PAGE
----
What Trump says about the race in Pennsylvania, in the swing state that will probably tip the scales, is far from true. "We're winning in Pennsylvania," he says with conviction. He justifies it with the fact that 64 percent of the votes have already been counted there and that he has a plus of 690,000 compared to his opponent. "It's almost impossible to catch up with us." In truth, the Keystone State is still far from being able to name a winner at night. In the hours after the vote, the votes cast personally on election day are disproportionately significant. And on election day it was mostly Republicans who cast their votes in person. Many Democrats, generally more cautious, on the other hand, the risk of contracting the coronavirus in a crowded polling station was too high. Ergo they had given preference to the postal vote. A welcome opportunity for Trump to fuel allegations of fraud all Wednesday.

Since election letters in Pennsylvania usually only come after the "in-person votes", depending on the county, it may take days before a result is available. The moment Trump strikes triumphant tones in the East Room, only a fraction of the votes are counted in Philadelphia, for example. The big city, in which black Americans make up 44 percent of the population, is considered a stronghold of the Democrats. Which doesn't stop Trump from going on the offensive amid the ambiguity.

"Frankly, we won this election," he says, and announces that we will go to the Supreme Court to force the count to stop. What is still happening now is massive fraud against the nation, an embarrassment for the country. He wants the law to be applied correctly, so he will turn to the Supreme Court. "We want all voting to stop. We don't want them to find any more ballot papers at four in the morning and put them on the list. Okay?"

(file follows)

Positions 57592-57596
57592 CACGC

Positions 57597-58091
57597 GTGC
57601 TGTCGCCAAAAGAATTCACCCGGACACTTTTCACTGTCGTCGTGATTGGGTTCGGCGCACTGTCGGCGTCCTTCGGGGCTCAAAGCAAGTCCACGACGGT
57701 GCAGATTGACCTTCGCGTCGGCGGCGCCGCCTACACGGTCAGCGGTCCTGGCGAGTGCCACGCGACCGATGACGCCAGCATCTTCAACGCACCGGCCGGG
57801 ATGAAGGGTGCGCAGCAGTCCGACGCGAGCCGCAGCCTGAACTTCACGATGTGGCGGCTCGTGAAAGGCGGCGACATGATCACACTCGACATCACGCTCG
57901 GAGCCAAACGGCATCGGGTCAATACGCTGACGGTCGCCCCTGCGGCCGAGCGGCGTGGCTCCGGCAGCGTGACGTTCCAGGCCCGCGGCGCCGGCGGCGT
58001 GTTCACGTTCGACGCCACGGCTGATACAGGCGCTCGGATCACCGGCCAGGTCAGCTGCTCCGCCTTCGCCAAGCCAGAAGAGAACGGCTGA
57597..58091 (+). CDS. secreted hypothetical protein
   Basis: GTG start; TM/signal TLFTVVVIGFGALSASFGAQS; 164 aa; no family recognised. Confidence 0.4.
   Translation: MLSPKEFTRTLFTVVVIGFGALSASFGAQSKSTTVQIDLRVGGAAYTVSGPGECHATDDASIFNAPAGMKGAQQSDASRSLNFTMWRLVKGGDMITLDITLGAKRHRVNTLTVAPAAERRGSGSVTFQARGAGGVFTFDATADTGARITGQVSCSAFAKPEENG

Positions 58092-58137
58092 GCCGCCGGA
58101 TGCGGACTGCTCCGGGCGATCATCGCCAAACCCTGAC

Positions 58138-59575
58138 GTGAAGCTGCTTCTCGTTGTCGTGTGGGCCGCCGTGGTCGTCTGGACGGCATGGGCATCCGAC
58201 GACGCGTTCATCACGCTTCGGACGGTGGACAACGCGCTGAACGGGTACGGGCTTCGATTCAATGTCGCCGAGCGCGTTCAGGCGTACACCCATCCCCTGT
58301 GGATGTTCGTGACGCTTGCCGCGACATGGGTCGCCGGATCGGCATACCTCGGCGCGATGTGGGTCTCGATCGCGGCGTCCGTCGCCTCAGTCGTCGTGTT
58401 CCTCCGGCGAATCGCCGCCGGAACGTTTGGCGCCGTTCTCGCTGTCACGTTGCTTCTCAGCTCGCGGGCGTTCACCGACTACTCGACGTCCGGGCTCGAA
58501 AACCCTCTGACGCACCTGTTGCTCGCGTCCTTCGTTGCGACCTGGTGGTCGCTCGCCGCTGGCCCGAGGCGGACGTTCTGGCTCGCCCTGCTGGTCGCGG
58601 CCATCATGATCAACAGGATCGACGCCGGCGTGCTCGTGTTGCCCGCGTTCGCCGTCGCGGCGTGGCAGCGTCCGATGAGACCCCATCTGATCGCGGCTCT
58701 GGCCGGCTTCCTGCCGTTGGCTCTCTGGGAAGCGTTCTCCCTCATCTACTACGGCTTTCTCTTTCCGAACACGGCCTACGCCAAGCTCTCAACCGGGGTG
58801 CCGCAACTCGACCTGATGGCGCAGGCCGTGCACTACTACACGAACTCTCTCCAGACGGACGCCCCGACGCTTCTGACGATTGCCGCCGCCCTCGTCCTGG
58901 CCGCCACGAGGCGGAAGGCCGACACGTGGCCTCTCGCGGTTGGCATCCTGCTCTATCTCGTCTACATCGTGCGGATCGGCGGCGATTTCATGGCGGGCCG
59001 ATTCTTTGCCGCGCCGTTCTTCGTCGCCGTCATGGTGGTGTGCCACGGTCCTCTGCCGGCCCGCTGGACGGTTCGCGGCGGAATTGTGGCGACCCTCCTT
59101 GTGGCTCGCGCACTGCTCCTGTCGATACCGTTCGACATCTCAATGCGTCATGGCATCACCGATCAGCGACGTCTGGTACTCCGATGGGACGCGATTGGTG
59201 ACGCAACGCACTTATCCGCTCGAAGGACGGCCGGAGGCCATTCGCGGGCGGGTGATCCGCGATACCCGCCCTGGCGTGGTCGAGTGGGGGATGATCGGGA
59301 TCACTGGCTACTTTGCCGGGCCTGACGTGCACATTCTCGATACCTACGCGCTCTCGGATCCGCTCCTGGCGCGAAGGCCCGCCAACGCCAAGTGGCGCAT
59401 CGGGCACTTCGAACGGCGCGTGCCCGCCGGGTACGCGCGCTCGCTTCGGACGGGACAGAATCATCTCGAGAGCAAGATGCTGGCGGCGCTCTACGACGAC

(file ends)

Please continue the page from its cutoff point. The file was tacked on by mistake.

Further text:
Obfuscation tactics

This is exactly what one fears, what Trump himself had announced days before the vote. He had announced that he would put his lawyers on the march to bring them to court against a protracted count. On Tuesday morning it looked like a withdrawal for a short time. Then the exhausted campaigner, his voice scratchy from talking at rallies, listened to Fox & Friends, the breakfast program of his favorite channel, Fox News. It is not the time to play games, only when his victory is certain will he announce it on election night, he rowed back a little.

Since his appearance in the East Room one has known: It was only a smoke candle that he lit there, apparently so as not to alienate voters before voting. The night before he leaves the podium in the East Room, he holds out a clenched fist. It's the defiant pose of a man that some commentators practically wrote off a few weeks ago. Trump, the fighter.

The master of the comeback who, despite prophecies of doom, got the upper hand. Despite the pandemic. Despite the justified accusation, loudly voiced by the opposition, of having failed in the Corona crisis management.